Background: Previous evidence supports the notion that the physical activity (PA) domain (leisure-time or transport), and the amount of time spent in PA, influence the association of PA with depressive and anxiety symptoms. However, no study evaluated the associations of different volumes of leisure-time PA (LTPA) and transport PA (TPA) with prevalent depression, anxiety, and co-occurring depression and anxiety (D&A) disorders.
Aim: To investigate the associations between different volumes of LTPA and TPA with prevalent depression, anxiety, and D&A.
Methods: Cross-sectional study using baseline data of the ELSA-Brasil cohort. The International Physical Activity Questionnaire (IPAQ) long-form was used to assess PA levels in each domain. The Clinical Interview Scheduled Revised (CIS-R) was used to diagnose prevalent depressive, anxiety, and D&A disorders. Logistic regressions, adjusting for confounding factors, were employed. Results are expressed as adjusted odds ratios (aOR) and 95% confidence intervals (CI).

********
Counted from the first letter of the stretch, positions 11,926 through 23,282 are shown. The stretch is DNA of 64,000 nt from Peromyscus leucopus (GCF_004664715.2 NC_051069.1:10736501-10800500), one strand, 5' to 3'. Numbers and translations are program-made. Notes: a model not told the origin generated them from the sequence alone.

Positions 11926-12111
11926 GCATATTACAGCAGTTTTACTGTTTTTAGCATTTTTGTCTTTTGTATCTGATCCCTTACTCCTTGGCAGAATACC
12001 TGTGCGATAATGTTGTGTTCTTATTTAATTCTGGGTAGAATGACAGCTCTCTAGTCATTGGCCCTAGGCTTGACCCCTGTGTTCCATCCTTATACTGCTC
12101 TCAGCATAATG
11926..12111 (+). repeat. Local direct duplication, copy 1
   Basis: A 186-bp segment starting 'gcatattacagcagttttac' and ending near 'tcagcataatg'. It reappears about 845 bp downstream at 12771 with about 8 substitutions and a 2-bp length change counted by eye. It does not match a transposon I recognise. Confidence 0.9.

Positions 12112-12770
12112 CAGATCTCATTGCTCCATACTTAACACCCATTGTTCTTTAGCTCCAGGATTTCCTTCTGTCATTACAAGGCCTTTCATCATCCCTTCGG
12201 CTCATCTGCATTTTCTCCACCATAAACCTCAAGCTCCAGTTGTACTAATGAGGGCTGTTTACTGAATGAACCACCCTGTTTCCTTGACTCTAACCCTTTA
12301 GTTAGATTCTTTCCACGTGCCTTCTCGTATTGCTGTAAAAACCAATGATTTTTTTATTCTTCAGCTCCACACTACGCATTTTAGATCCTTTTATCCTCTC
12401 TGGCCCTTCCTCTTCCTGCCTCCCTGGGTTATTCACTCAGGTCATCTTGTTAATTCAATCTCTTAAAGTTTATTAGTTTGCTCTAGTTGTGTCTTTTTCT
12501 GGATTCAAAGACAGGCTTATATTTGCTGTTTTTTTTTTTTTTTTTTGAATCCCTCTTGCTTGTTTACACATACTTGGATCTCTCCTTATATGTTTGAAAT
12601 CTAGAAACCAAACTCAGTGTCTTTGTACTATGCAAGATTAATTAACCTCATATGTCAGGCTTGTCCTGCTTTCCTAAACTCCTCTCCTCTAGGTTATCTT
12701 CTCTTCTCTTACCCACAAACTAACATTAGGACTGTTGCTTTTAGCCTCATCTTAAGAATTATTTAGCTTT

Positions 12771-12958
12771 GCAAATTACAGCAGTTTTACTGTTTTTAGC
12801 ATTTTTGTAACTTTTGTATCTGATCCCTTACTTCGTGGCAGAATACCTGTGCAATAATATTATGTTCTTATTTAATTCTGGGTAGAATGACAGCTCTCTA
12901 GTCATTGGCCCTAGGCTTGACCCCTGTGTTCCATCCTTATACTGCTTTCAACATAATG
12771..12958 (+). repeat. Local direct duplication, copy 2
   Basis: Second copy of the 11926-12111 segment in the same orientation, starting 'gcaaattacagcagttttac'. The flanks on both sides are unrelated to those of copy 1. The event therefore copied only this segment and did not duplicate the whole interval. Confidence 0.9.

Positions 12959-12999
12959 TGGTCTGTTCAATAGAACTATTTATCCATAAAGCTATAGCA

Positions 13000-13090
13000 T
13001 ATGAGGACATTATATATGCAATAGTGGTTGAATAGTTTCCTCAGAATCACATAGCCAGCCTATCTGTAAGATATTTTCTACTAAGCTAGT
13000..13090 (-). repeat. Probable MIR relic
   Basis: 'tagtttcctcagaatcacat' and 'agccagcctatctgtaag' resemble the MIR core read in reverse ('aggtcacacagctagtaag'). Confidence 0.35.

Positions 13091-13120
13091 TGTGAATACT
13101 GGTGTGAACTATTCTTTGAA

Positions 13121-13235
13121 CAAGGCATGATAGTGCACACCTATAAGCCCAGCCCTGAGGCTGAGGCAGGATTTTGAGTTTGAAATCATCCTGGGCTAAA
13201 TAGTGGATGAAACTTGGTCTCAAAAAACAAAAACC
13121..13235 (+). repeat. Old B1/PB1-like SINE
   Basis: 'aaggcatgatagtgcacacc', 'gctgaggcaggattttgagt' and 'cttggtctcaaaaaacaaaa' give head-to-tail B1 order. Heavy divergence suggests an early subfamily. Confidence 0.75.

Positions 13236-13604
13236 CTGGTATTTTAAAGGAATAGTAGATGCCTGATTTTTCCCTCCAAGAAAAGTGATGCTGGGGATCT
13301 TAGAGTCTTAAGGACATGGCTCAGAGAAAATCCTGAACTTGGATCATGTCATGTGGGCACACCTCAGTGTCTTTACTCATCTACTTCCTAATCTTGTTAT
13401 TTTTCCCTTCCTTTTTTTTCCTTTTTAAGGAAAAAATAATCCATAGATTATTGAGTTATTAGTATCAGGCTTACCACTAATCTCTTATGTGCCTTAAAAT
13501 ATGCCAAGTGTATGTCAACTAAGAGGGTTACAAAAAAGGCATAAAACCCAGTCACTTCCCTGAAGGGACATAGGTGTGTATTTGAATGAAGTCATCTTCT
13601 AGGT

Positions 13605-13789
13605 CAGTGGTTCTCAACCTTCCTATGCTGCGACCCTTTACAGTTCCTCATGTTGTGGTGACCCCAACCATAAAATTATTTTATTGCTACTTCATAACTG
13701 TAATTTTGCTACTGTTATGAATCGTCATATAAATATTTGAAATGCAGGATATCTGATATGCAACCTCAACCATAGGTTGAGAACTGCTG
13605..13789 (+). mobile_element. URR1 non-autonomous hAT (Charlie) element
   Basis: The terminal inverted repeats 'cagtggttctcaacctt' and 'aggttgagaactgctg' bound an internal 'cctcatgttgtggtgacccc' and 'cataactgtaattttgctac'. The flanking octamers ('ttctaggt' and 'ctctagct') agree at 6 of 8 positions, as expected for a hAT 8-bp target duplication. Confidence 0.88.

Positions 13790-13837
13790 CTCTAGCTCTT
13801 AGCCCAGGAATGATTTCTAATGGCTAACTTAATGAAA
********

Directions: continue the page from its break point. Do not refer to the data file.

Results: A total of 14,381 adults (54.5% female, 67.5% aged 45-64 years) were assessed. Time spent in LTPA was associated with a lower prevalence of depression in low, and high volumes (60-89min/weekaOR = 0.47, 95%CI = 0.29-0.76, p = 0.002, >300min/weekaOR = 0.43, 95%CI = 0.31-0.59, p < 0.001). High volumes of LTPA were associated with a lower prevalence D&A (270-299min/weekaOR = 0.55, 95%CI 0.38-0.79, p = 0.001; >300 minutesaOR = 0.63, 95%CI 0.54-0.74, p < 0.001). Low (60-89min/weekaOR = 0.56,95%CI = 0.40-0.79, p = 0.001) volumes of TPA were associated with lower prevalence of depression.
Limitations: Cross-sectional design and self-reported PA. Lack of assessment of sedentary behaviour or occupational PA.
Conclusions: The present study highlights the importance of contextual factors in the association between PA and mental health, particularly at higher levels.
Keywords: Anxiety; Depression; Physical activity.
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